Folk need a lot of loving in the morning;
The day is all before, with cares beset —
The cares we know, and they that give no warning;
For love is God’s own antidote for fret.
Folk need a heap of loving at the noontime —
In the battle lull, the moment snatched from strife —
Halfway between the waking and the croontime,
While bickering and worriment are rife.
Folk hunger so for loving at the nighttime,
When wearily they take them home to rest —
At slumber song and turning-out-the-light time —
Of all the times for loving, that’s the best.
Folk want a lot of loving every minute —
The sympathy of others and their smile!
Till life’s end, from the moment they begin it,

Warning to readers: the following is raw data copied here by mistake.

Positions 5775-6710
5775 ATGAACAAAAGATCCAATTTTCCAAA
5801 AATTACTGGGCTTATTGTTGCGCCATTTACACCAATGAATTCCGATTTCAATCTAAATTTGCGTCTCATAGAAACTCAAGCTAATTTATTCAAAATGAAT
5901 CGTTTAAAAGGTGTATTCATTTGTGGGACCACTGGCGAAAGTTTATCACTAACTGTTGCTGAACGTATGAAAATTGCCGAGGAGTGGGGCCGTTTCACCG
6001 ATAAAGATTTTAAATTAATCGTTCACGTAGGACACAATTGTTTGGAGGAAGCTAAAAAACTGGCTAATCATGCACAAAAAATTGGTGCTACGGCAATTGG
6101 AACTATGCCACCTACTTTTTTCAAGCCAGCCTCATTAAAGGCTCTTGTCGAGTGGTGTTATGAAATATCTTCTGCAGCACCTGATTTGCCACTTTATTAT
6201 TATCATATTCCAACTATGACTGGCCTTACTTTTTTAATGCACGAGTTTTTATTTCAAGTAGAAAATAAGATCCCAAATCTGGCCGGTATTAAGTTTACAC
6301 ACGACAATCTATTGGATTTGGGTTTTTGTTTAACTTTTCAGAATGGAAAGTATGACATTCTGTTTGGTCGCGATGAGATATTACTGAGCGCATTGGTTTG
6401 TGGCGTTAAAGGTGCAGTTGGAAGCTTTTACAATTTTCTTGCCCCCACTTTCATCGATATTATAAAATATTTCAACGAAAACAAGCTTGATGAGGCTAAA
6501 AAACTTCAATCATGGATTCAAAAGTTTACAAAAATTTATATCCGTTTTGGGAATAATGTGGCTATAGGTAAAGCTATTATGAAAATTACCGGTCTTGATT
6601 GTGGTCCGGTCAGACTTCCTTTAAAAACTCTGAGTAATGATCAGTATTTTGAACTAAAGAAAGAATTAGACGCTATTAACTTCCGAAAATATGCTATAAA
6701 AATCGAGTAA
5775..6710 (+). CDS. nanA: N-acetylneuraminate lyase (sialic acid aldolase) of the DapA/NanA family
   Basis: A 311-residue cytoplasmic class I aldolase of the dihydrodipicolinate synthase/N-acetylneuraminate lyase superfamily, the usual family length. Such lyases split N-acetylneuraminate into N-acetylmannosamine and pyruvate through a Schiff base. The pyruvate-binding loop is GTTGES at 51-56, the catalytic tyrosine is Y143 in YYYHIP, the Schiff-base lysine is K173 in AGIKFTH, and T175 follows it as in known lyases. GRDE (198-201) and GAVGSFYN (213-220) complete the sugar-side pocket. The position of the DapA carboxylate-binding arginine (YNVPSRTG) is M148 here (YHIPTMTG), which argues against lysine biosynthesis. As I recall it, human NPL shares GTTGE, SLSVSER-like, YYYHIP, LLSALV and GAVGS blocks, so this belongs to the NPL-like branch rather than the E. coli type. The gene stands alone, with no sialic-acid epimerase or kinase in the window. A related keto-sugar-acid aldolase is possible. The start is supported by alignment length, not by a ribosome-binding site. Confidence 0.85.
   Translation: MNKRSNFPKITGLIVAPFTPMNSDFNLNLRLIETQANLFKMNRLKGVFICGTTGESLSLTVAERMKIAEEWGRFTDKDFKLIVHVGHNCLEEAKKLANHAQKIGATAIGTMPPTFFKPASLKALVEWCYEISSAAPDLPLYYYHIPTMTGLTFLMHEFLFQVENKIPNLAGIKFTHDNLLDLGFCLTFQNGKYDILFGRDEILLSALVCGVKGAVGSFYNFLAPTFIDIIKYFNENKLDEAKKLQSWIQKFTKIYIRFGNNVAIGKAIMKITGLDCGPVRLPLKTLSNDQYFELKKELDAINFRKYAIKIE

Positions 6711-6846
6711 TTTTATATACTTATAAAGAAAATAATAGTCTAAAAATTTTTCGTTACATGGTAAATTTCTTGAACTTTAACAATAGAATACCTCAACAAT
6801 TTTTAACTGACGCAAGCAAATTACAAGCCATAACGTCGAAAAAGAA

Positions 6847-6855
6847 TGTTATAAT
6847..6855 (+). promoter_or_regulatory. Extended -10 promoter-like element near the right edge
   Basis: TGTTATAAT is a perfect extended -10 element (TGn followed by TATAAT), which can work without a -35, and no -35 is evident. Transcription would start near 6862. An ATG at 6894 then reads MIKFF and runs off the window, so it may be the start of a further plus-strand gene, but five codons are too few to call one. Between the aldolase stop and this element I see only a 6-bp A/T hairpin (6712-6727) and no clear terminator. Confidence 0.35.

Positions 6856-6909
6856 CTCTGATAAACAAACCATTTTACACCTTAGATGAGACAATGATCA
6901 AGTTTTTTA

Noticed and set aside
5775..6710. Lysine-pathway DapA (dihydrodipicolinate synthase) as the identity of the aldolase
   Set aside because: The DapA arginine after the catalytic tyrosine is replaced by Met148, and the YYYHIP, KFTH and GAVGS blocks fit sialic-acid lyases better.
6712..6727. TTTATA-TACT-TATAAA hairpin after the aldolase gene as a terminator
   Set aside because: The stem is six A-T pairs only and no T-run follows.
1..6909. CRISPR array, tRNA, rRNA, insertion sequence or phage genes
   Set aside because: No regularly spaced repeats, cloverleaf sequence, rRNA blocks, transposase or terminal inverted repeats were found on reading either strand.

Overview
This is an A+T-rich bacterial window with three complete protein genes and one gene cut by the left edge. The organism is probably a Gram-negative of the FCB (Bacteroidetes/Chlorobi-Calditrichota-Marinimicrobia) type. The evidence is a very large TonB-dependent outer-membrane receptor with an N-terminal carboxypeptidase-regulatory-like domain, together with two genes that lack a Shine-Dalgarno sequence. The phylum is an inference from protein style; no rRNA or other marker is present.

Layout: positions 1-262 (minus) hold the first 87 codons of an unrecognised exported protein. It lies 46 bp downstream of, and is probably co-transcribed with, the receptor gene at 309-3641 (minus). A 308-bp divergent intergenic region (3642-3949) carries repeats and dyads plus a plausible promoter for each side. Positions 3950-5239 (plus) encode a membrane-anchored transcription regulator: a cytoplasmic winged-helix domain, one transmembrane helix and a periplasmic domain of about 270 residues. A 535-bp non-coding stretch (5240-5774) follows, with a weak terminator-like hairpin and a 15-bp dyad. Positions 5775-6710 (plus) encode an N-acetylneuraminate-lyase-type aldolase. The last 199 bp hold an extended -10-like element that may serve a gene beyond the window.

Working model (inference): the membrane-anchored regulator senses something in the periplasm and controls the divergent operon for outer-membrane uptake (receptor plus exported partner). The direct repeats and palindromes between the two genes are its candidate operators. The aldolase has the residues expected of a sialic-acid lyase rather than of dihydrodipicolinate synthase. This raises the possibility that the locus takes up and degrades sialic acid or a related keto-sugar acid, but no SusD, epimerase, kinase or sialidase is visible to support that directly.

Folks need a lot of loving all the while.
This poem is in the public domain.
Strickland Gillilan (1869-1954) was an American humorist, lecturer, and poet. Born in Ohio, Strickland started out as a journalist and worked for several different newspapers, including the Washington Post. While on staff at the Richmond Daily Palladium, he wrote a humorous poem about an Irish railroader that ended up in Life Magazine and led to swift national acclaim. Credited with writing the world's shortest poem--"Lines on the Antiquity of Microbes"(subtitled "Fleas"): "Adam/Had 'em."--as well as one of the world?s most anthologized poems (this one), Strickland produced a huge body of work during his lifetime. He traveled the country for years, entertaining enthralled audiences with his witty novels, satirical essays, rollicking songs, and heartwarming poetry.
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